(Guest Post by Matthew Ladner)
Excel in Ed and the Friedman Foundation have co-released a study on state age demographics authored by yours truly. The title reflects a couple of different things. First, I dig me some Bowie. Second, people are generally aware of the looming crisis in age demography we face, but they primarily have it framed as a federal issue. With 10,000 baby boomers reaching retirement age every day between now and 2030 (when they all reach retirement age) this certainly does represent a federal issue- trillions of dollars of unfunded liabilities in Social Security and Medicare, etc. The federal issue is not the only issue…
State policymakers must turn and face the strain that changing age demography will have on state government in the form of Medicaid, public pensions, a drag on economic growth and in many states an increasing K-12 population. Spoiler alert but all states have it bad with some states having it far worse than others.
The Baby Boom generation has already started retiring, and will be sending their grandchildren off to school. The United States Census Bureau projects the percentage of working age people to shrink in every state, meaning fewer people in the prime earning (and thus taxpaying) years to support a growing number of seniors and youth. All states will be getting older, with only a handful of states projected to have a smaller elderly population than 2010 Florida by 2030. Many states also face large projected youth population increases. With Medicaid currently constituting 23 percent of the average state budget and education approximately half, a fierce battle between the need for health and education spending looms with fewer working age people to foot the bill.
A great many of the working age population of 2030 btw sit in American classrooms right now. According to NAEP around a third of them can read proficiently. While a broad and difficult rethinking of the provision of vital public services will prove necessary including especially subjects such as health, pensions, immigration-the most urgent need is to improve both the effectiveness and cost-effectiveness of the K-12 system.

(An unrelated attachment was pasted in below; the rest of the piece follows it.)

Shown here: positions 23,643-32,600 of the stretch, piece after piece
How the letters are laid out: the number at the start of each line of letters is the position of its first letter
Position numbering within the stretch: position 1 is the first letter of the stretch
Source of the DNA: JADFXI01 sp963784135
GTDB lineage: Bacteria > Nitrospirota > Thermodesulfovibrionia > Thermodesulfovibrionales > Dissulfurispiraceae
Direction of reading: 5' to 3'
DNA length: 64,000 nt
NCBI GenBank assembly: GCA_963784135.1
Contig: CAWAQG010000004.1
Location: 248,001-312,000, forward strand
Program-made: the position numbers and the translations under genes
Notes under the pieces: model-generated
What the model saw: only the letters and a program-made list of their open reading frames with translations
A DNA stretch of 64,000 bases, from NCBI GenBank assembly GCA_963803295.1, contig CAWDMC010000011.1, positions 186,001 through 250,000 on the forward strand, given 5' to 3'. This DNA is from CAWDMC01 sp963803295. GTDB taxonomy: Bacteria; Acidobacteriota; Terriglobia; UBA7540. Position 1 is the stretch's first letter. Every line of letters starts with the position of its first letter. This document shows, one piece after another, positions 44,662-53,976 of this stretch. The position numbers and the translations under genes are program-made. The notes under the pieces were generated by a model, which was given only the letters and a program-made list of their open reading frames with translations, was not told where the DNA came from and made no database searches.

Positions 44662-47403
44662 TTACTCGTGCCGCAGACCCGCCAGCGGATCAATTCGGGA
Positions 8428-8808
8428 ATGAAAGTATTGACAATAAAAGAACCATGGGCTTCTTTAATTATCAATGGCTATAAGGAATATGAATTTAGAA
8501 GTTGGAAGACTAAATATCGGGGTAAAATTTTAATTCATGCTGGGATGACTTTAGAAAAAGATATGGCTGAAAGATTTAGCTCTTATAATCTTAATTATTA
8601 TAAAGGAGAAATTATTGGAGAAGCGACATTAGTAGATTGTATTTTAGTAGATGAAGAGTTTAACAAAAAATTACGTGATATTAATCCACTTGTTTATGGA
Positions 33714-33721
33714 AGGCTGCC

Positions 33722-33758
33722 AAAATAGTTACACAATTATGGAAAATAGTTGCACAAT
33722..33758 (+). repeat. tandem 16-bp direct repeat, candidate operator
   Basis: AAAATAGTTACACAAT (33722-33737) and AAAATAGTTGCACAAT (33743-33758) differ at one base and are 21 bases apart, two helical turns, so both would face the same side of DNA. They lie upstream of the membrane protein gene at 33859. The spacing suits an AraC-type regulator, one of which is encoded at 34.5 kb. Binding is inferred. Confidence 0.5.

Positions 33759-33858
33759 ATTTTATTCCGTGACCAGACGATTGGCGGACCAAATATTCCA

Most of the K-12 debate ultimately boils down to whether or not to change the status-quo. The status quo however is going to change us whether we like it or not.
More over on the EdFly blog, let me know what you think.
This is important work. Nice job.
I can think of two things that could help reduce the strain. First increase immigration for working age people. Second provide tax incentives for higher fertility rates.
Increased legal immigration (which I would support) is a political nonstarter until the ruling class proves that it is willing to enforce immigration laws, and thus regains the trust of the people.
Economic incentives for fertility have been tried for centuries in numerous cultures, going all the way back to the ancient world, and the effects are minimal at best.
Fixing our deeply broken immigration system is certainly on the to-do list. It’s ironic that we have incredibly bright students in our universities paying international rates of tuition out of their own pockets, earning degrees only so that we can kick them out when they graduate and send them back to country X because we don’t take their kind around here (their kind being working aged people with degrees and often graduate training btw). Someone needs to check on whether India and China have lobbyists in Washington trying to keep things this way, because it is a great deal for them. I agree with Greg that only a combination of enforcement and revamp is likely to succeed:
The to-do list is much longer than this however, not that Washington seems either concerned or even aware.